In creating awareness and support on mental health and psychosocial support, the Ministry of Local Government & Rural Development, through the Department of Social Protection (DSP) hosted a virtual regional mental health and Psychosocial Support Forum (MHPSS).
The MHPSS Forum brings together stakeholders from different sectors providing Mental Health and Psychosocial Support services particularly to children, youth, families and the workforce, as well as Academia, International Cooperating Partners, Community Implementing Partners and the media.
It aims to facilitate learning, information exchange and advocacy to promote mainstreaming of Mental Health and Psycho-Social Support (PSS) into policies, programmes, services and funding priorities for children and youth in Botswana.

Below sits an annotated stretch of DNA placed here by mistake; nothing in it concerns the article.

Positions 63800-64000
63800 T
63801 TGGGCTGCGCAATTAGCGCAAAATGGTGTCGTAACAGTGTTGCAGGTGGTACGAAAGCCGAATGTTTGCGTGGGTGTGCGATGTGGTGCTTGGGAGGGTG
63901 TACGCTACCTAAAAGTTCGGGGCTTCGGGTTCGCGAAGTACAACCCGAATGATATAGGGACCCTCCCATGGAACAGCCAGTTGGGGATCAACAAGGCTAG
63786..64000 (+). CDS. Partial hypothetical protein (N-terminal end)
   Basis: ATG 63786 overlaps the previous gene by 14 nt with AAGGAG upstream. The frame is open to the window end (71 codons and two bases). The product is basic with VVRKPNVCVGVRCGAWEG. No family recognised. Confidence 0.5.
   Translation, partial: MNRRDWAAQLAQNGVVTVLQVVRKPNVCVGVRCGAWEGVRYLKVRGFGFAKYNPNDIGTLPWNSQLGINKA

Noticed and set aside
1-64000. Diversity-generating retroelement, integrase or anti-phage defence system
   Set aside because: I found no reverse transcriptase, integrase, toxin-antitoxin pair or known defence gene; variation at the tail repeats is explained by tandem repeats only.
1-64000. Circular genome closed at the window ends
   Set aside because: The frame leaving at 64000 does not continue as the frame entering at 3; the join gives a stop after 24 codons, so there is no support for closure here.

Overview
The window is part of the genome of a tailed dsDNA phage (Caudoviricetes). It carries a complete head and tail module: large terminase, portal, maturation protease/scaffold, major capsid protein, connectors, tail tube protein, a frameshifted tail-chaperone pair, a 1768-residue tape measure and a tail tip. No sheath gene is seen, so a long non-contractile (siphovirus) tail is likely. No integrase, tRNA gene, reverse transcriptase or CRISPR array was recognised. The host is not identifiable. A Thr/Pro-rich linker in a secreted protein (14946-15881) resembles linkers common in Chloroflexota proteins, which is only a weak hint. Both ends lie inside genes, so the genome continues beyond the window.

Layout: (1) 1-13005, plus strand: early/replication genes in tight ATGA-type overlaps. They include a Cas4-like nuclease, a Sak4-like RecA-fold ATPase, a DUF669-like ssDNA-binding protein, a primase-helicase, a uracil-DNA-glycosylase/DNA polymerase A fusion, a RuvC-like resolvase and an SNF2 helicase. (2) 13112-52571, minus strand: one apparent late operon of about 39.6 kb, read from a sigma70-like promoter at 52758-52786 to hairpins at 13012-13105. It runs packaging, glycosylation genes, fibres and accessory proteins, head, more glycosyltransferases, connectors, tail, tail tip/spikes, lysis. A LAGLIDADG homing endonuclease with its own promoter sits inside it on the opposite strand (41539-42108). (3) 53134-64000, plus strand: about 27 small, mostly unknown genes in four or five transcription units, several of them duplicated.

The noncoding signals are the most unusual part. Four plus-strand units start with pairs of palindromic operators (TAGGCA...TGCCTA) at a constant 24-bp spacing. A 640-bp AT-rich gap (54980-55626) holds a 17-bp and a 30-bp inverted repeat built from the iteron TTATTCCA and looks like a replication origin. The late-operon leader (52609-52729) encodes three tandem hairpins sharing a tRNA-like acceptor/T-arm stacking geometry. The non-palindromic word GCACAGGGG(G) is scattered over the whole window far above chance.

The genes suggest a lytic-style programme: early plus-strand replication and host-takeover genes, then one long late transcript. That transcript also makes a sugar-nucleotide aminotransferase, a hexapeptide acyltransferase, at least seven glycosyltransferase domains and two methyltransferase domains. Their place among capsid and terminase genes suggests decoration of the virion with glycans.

The event is a partnership between The Ministry of Local Government & Rural Development, through the Department of Social Protection (DSP), and the Regional Psychosocial Support Initiative (REPSSI), with Project Concern International Botswana (PCI) and Marang Child Care Network Trust (MCCNT).
The event is held every two years, and Botswana started hosting the Forum in 2014. The theme for this year is ‘Innovate, Integrate, Thrive,’ which prompts us to find new ways to survive the COVID-19 pandemic which we can mainstream into our daily activities.
The Northern Regional Forum in Mahalapye was held on 17-19 August 2021 while the Southern Regional Forum in Ghanzi, was from 21-23 September 2021. Findings from both regions will be presented at the National Forum to be held in Kasane on 12-14 October 2021. The event is held in collaboration with local authorities in each region.
The event is structured in this manner: The first day is a Special Session for Children, where children in the region will talk about the challenges they face that affect their mental health, how they cope and what they think can be done to support them.